• I have served on several professional boards and civic committees including the Electronic Funds Transfer Association, the Greater Washington Society of CPAs, the Education Committee of the Fairfax County Chamber of Commerce, and Metro’s Riders Advisory Council.  
  • In addition, I bring to the RA Board a commitment to community engagement.  Specifically, for years I have regularly attended meetings at RA including BOD, Fiscal Committee, MTAC, BGC and BOC as well as Nature Center events.  For five years I served as the treasurer of the Fairway Cluster, and I have testified before the Board of Supervisors and Planning Commission on local land use, the PRC zoning amendment, and transportation issues.

Photo via Reston Association

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Voting in the 2020 Reston Association Board of Directors election will run from March 2 through April 3. Featured here is Mike Collins, who is running against Jennifer Sunshine Jushchuk for the apartment owners’ seat, which has a three-year term.

With the exception of minor formatting edits, the Q&A candidate profiles are published in an unedited form. Each candidate had an opportunity to answer the same questions in their own words. 

How long have you lived in Reston? What brought you here?

My family and I have lived here since 2008. We moved here for a job opportunity and to be near my wife’s family.  

What inspired you to run for the board? 

I served on the board from 2010 to 2013 as the North Point representative. I ran in order to serve my community and bring some civility to an environment that had become somewhat antagonistic at the time. My main priorities were serving constituents, modernizing RA operations, holding staff accountable, and engaging in development issues. I ran again in 2016 based on the same priorities. This might sound weird, but I’m running again because I actually miss working on those things! 

What are three of the biggest concerns you have for Reston?

Overall, of course, the issue on everyone’s mind is development and we’re all concerned about traffic and the character of our community. A less-discussed issue is the impact gentrification could have on lower income people and the cost of living in Reston. Not everyone here is well off and, believe it or not, there is some older housing that remains very affordable. That was part of Bob Simon’s vision and we need to be vigilant about it. Second is bike/pedestrian access. Most of the paved paths in Reston were built for recreation – not commuting, shopping, etc. That needs to change as we grow. Third is the need for additional recreational facilities. Just visit Baron Cameron or any other park on a weekend! New facilities don’t necessarily have to be provided by RA, but we can advocate for them and partner with others to make them happen.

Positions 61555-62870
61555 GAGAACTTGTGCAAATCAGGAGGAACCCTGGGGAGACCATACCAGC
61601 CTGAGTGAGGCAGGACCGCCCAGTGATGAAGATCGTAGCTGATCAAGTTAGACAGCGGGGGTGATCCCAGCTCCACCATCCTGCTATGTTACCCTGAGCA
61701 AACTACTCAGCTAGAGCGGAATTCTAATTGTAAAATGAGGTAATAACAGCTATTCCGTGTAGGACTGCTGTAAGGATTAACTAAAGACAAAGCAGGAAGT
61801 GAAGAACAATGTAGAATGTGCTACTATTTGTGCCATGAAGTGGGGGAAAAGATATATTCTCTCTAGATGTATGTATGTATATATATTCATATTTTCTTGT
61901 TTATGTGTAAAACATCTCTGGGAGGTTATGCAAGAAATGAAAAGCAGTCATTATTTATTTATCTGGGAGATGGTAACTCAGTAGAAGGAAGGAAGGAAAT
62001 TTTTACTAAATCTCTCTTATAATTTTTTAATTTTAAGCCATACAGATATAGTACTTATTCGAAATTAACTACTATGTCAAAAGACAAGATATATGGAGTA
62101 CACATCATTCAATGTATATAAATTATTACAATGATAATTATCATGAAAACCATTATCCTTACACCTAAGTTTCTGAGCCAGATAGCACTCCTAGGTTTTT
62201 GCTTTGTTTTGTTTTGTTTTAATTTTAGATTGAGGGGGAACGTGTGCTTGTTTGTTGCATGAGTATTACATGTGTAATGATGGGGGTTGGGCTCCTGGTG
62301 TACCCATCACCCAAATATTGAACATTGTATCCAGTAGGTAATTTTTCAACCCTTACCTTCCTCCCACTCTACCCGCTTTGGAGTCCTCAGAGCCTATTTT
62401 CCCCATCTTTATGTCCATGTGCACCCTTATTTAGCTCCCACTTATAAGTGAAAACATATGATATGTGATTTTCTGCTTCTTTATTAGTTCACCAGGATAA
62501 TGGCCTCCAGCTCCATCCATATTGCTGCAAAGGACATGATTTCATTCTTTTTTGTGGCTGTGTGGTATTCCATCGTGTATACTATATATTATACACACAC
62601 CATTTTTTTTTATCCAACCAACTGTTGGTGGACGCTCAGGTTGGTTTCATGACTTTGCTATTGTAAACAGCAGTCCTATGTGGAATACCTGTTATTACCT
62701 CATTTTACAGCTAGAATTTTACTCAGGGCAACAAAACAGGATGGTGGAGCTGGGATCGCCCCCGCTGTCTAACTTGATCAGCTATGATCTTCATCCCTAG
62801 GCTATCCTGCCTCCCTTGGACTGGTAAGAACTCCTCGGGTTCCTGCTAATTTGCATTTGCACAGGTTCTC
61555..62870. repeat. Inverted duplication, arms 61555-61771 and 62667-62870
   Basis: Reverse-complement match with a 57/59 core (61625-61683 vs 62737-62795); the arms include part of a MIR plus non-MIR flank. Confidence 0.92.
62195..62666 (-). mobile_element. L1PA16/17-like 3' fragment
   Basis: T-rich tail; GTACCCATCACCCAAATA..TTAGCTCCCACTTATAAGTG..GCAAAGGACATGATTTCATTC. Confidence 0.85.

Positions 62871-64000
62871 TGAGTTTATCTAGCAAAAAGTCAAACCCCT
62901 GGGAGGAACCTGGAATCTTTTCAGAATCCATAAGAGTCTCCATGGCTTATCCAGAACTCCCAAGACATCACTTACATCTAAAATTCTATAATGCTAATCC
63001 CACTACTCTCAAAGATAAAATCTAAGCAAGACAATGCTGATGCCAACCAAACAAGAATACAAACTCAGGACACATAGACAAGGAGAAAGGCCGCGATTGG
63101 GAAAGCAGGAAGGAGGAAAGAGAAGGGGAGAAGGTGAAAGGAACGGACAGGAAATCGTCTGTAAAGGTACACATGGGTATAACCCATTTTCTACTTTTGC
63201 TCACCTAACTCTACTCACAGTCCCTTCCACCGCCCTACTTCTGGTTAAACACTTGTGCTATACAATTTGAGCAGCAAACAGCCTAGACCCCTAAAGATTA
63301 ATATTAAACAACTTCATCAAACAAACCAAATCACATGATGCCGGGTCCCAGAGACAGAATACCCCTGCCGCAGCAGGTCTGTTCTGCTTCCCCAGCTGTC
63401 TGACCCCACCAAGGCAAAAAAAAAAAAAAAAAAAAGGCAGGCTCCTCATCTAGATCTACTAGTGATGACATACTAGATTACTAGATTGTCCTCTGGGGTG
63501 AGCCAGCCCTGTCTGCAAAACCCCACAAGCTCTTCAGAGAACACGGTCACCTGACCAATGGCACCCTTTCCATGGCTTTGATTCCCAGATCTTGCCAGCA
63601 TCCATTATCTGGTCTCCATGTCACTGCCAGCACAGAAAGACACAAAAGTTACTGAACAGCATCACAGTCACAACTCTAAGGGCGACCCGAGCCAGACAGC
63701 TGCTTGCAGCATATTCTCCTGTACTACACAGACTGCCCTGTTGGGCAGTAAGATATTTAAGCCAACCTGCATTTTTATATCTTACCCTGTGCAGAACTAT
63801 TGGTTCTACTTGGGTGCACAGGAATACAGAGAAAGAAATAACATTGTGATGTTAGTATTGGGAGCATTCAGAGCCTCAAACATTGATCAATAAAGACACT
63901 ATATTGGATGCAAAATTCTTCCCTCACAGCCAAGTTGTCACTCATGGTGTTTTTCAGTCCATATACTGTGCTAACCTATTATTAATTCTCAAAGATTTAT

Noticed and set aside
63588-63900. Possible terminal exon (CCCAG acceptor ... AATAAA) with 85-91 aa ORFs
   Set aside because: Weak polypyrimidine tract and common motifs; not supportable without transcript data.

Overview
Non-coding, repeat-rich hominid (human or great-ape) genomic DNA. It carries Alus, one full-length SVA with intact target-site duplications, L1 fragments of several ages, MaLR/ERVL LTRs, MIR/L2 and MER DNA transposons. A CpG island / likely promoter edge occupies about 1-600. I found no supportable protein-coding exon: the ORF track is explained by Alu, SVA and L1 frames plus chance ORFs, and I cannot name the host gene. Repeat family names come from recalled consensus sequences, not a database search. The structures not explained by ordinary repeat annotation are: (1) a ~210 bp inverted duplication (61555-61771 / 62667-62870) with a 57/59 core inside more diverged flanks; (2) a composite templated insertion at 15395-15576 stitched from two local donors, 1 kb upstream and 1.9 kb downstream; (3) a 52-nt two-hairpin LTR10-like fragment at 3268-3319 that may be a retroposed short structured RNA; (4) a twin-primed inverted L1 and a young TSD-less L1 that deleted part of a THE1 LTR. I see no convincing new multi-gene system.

What do you hope to accomplish by being on the board?

First and foremost, I hope to bring a unique perspective to the board. My prior experience can provide insights on subjects RA is dealing with now – many of which have been issues for several years. Second, I hope to use the role of the apartment owners representative to help make sure RA is serving apartment dwellers. They are members too, but we don’t hear much from them at the board level. Finally, I hope to work on the revisions to the Reston Deed (our “Constitution”) particularly in the area of how we set assessments.  

How will your personal or professional experience help you in your role with RA?

I am a lawyer with professional experience in litigation, risk management, and regulatory compliance. I’ve also served as a legislative aide and outreach director for members of Congress, including Congressman Gerry Connolly. Most recently, I was a board member for the Fellowship  Square Foundation, which provides housing for very low-income seniors in Reston (at Lake Anne and Hunters Woods, and elsewhere in the region.

Photo via Reston Association

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Voting in the 2020 Reston Association Board of Directors election will run from March 2 through April 3. This is the last candidate profile. Featured here is Paul Berry, who is running against Sarah Selvaraj-Dsouza for an at-large seat with a one-year term.